However, until the above proposals are implemented, it is important that calm is restored to the already troubled waters of bias challenge in ICSID arbitration by a strict adherence to high threshold of ‘manifest lack of independence’ as contained in the black letters of the ICSID Convention and rules. On the basis of the foregoing, the conclusion reached by the Chairman in the Blue Bank case is wrong and should be rejected.

Ikemefuna Stephen Nwoye

The author is an LL.M. student in the International Business Regulation, Litigation and Arbitration program at New York University School of Law, Class of 2014. He is studying as a Dean Graduate Scholar. He is also a Graduate Editor at the NYU Journal of Law and Business. Prior to the commencement of the LL.M program, he worked as an Associate in the Arbitration and Litigation Department of Nigeria’s foremost Commercial law firm Aluko & Oyebode.

[1] See The Decision on the Parties Proposal to Disqualify a Majority of the Tribunal – Blue Bank International & Trust (Barbados) Ltd v. Bolivarian Republic of Venezuela. .

[2] The choice of the UNCITRAL Model Law for this paper is based on the pivotal role it plays not just in international commercial arbitrations, but also in international investment arbitrations and its wide acceptance in ad hoc arbitrations. Over fifty countries have modelled their national arbitration laws after the UNCITRAL Model Law.

[3] It should be noted that in this case, challenge proposals were filed by both the Claimant and Respondent. It was this development that triggered Article 59 of the ICSID Convention and Rule 9 of the Arbitration Rules which required the Chairman to decide the challenge proposal.  However due to the resignation of the Respondent appointed arbitrator Dr. Santiago Torres, the Chairman did not deliver a decision on his challenge proposal which was premised on repeat appointments by the Argentine Republic and Venezuela and on his alleged systematic findings in favour of States. Therefore the paper focuses on the decision as it related to Mr. Jose Maria Alonso.

[4] Id. at para. 62.

[5] Id. at para. 60.

[6] Id. at para. 61.

[7] Id. at paras. 66 and 67.

[8] Id. at paras. 68 and 69.

[9] The continuing obligation to disclose circumstance which might cause the arbitrators reliability to be questioned by a party was incorporated by the 2006 amendment to the ICSID Arbitration rules which came into effect on April 1, 2006.

[10] In a case where the neutrality of ICSID may be questioned, the ICSID has a practice of referring such challenge proposal to the Secretary-General of the Permanent Court of Arbitration (PCA) at The Hague. For instance see the 2003 challenge proposal of the arbitrator in Generation Ukraine v. Ukraine.

[11] As revised in 2010

[12] See Sam Luttrell,  Bias Challenges in Investor-State Arbitration: Lessons from International Commercial Arbitration p. 458 in Evolution in Investment Treaty Law and Arbitration Edited by Chester Brown, Kate Miles .

[13] See also Suez v. Argentina; CDC v. Seychelles Decision of June 29, 2005

[14] See Lucy Reed, Jan Paulsson and Nigel Blackaby, Guide to ICSID Arbitration.81 (The Hague: Kluwer, 2011); also see Sam Luttrell, supra note 13, at p. 458.

[15] See also Urbaser v. Argentina, where it was held that an appearance of such bias from a reasonable and informed third person’s point of view is sufficient to justify doubts about an arbitrator’s independence or impartiality. See also Karel Daele, Challenge and Disqualification of Arbitrators in International Arbitration 221 (Wolters Kluwer 2012).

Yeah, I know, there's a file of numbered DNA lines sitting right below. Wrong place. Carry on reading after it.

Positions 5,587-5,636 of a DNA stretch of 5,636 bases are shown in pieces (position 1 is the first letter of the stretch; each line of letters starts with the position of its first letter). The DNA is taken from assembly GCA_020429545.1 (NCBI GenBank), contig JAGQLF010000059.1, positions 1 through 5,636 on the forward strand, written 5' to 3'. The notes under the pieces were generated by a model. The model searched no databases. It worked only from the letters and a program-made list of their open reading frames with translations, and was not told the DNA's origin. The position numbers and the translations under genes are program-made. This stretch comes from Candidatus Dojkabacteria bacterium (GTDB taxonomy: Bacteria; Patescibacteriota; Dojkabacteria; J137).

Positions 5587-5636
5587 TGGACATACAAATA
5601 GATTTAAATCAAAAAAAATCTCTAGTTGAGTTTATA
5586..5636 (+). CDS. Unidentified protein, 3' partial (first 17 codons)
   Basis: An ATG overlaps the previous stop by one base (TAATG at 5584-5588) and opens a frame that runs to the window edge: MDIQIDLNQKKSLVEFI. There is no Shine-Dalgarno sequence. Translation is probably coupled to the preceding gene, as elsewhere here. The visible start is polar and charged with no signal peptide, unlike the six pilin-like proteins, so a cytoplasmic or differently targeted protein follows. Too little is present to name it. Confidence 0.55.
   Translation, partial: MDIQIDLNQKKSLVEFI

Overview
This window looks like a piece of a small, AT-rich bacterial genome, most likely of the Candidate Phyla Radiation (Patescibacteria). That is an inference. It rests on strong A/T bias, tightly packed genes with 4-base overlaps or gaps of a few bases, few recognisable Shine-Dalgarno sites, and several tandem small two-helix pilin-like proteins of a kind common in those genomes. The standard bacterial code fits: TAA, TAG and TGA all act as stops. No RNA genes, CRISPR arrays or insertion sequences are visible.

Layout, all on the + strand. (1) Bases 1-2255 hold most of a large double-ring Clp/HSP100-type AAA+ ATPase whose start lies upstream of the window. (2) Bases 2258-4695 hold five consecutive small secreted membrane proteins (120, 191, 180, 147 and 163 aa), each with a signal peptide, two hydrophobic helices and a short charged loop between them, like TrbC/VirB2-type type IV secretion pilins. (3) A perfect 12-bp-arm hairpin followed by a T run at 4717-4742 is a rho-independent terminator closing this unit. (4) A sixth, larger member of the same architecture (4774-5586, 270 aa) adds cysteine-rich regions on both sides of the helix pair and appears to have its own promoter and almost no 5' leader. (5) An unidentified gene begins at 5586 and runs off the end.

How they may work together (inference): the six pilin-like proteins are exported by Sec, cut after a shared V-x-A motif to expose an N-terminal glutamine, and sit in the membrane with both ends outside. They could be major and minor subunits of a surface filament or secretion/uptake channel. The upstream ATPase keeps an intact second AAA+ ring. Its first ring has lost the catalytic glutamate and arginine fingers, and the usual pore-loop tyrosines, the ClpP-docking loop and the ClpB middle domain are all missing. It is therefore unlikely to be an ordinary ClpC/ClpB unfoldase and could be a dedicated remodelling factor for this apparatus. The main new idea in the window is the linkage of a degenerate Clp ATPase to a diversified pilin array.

[16] Id. at p. 225.

[17] See also the disqualification provision of national arbitration laws and also those of the arbitral institutions. For instance Sections 1(a), 24(1)(a) and 33(1)(a) of the UK Arbitration Act 1996;  Article 1033 of the Dutch Arbitration Act 1986 and Article 180 (1)(c) of the Swiss Private International Law Act. Under Institutional Arbitral Rules, see Article 6(4) of the Permanent Court of Arbitration Rules; also Article 10.2 and 10.3 of the London Court of International Arbitration Rules 1998 and Article 13 and 14 of the International Chamber of Commerce Rules of Arbitration 2012.

[18] See Sam Lutrell, supra note 13, at p.448,

[19] See Luke Eric Peterson, ICSID removes Arbitrator in Blue Bank v. Venezuela Case due to his Law Firm elsewhere acting against Venezuela

[20] Contrast with the decision of Messrs Fernandez-Armesto and  Jurgen Voss in the Lemire v. Ukraine case, where in rejecting the challenge of Lemire’s appointed arbitrator Jan Paulsson by Ukraine on the basis of a disclosure that his firm, Freshfields Bruckhaus Deringer had taken in instruction to represent the Ukraine in an ICSID arbitration, they held that no manifest lack of the qualities required of an ICSID arbitrator had been demonstrated.

[21]  It will be recalled that in early May 2007, Bolivia announced that it withdrew its ascension to the ICSID Convention, this was believed to be a fallout of the resurgent Calvo-ist sentiment in late April 2007 echoed by the Bolivarian Alliance for Americas (ALBA) comprising of Bolivia, Nicaragua and Venezuela which condemned the pressure exercised by some multinational companies operating in their countries. See Antonio R.Parra, The History of ICSID, 236 (Oxford University Press 2012)

[22] See Sam Luttrell supra note 13, at p.482.

[23] See ICSID Secretariat Discussion Paper, ‘Possible Improvements of the Framework for ICSID Arbitration (22 October 2004).

[24] See Auddley Sheppard, Arbitrator Independence in ICSID Arbitration in International Investment Law for the 21st Century: Essays in Honour of Christoph Schreuer  .

[25] It should be noted that it is only ICSID that requires the non-challenged arbitrators to determine a challenge proposal. See Article 58 of the ICSID Convention.